Add a tab turtle(!) API

RESOLVED WORKSFORME

Status

()

RESOLVED WORKSFORME
3 years ago
3 years ago

People

(Reporter: Ehsan, Unassigned)

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Firefox Tracking Flags

(Not tracked)

Details

(Reporter)

Description

3 years ago
We're trying to build some kind of UI that shows you when a tab is being slow.  One idea is to paint a turtle in the tab when it becomes slow.  Another one is modify its color (for example going from pink to red as the tab keeps being slow) or an OSX Activity Monitor like icon that appears when the tab becomes slow.

We came up with a rough sketch of what the API would look like in a meeting today.  I'll try to summarize.

tab.registerSlowCallback()
This would let you register a callback that will fire every time that the tab becomes "slow".

tab.unregisterSlowCallback()
Called when we are no longer interested in the above callback.

tab.startGatheringPerformanceData()
Called when the caller is interested in polling the tab for periodical performance data such as CPU usage

tab.stopGatheringPerformanceData()
Signals that we're no longer interested in the above data.

tab.getPerformanceData()
Would throw if startGatheringPerformanceData() is not called, otherwise would return the last measured CPU time/etc. for the tab.

Benoit, Yoric, please let me know if I didn't capture everything correctly.
r+, where tab is the 'browser' object.

If we don't want to add these to the browser objectfor some reason then we could just replace 'tab.*' with PerfAPIThing.registerSlowCallback(tab, cb), PerfAPIThing.unregisterSlowCallback(tab, cb), etc...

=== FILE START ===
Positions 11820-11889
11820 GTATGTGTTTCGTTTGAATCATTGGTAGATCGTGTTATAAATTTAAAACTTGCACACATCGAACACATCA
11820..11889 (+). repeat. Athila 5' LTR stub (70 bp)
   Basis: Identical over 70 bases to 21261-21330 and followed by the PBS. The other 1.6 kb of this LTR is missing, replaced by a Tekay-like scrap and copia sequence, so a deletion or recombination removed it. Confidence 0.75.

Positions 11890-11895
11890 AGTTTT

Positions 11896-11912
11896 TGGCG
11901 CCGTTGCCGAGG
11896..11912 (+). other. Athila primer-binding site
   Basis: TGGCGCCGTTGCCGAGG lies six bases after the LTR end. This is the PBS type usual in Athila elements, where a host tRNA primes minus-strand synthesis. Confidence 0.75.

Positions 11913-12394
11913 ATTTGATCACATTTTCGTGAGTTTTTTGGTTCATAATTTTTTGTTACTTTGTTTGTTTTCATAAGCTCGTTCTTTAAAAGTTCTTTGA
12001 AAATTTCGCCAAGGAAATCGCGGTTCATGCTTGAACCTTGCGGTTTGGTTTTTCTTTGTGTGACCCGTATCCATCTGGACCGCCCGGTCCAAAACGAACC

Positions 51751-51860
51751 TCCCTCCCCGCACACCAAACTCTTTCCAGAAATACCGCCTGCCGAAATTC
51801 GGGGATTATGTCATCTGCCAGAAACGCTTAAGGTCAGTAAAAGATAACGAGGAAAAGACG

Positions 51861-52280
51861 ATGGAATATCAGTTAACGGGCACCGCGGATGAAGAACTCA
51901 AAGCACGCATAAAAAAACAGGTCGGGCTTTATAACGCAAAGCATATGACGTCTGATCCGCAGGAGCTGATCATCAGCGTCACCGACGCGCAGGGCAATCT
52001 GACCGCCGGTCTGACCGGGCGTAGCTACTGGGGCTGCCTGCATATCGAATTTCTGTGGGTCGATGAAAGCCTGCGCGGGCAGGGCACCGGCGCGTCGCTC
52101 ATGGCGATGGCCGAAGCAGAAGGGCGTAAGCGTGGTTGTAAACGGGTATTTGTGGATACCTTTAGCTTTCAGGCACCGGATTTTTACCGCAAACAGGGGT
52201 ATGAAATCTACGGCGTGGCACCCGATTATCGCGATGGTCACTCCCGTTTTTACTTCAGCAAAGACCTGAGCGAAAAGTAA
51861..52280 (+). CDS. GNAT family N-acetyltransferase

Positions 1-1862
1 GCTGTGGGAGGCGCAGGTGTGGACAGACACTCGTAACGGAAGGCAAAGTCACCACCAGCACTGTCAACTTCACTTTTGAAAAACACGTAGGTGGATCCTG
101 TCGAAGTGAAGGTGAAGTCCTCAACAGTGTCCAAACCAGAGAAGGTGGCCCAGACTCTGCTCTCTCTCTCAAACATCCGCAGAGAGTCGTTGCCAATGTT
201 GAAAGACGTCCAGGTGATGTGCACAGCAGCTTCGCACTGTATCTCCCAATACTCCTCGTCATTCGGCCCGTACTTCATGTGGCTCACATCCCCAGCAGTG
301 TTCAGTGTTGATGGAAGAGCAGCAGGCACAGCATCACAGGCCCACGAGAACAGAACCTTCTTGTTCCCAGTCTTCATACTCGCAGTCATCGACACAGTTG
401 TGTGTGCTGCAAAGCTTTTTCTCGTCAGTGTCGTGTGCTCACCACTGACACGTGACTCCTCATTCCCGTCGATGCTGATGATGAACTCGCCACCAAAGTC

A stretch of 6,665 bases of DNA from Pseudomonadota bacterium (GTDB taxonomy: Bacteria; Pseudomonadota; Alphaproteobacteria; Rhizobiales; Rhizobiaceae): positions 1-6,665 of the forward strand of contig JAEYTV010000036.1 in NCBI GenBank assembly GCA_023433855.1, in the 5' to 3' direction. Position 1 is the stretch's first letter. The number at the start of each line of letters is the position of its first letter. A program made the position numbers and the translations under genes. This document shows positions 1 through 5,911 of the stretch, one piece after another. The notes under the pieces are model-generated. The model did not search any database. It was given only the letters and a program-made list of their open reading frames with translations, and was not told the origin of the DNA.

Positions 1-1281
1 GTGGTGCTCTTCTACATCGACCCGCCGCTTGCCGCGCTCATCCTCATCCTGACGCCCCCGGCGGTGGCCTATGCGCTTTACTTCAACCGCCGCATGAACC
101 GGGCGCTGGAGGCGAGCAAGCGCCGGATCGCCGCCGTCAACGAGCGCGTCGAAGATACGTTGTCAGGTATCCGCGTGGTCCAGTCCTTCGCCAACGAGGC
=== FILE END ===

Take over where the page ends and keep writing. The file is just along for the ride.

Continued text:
From JSAPI, we want to be able to trigger an async callback with a list of PerformanceGroup that have been marked at slow. The issue here is that the JSAPI cannot extract itself the necessary data to identify a PerformanceGroup to a tab (or addon, etc.), so we need to somehow pass the JSContext to XPCOM world to have XPCOM identify it. The real difficulty is that storing a JSContext for future use is not trivial, as JSContext is generally handled by the SpiderMonkey GC. So either I define a nice GC-friendly data structure for storing JSContext or I somehow pass the JSContext to XPCOM earlier, possibly before we even know that something is slow, for identification purposes, and store it somewhere nice and also GC-friendly.

Once we have that, defining `registerSlowCallback`/`unregisterSlowCallback` should not be too difficult.
No longer depends on: 1186491
(Reporter)

Comment 3

3 years ago
(In reply to Benoit Girard (:BenWa) from comment #1)
> r+, where tab is the 'browser' object.
> 
> If we don't want to add these to the browser objectfor some reason then we
> could just replace 'tab.*' with PerfAPIThing.registerSlowCallback(tab, cb),
> PerfAPIThing.unregisterSlowCallback(tab, cb), etc...

Yeah, sorry, I meant browser everywhere I said tab.  :-)

(In reply to David Rajchenbach-Teller [:Yoric] (use "needinfo") from comment #2)
> From JSAPI, we want to be able to trigger an async callback with a list of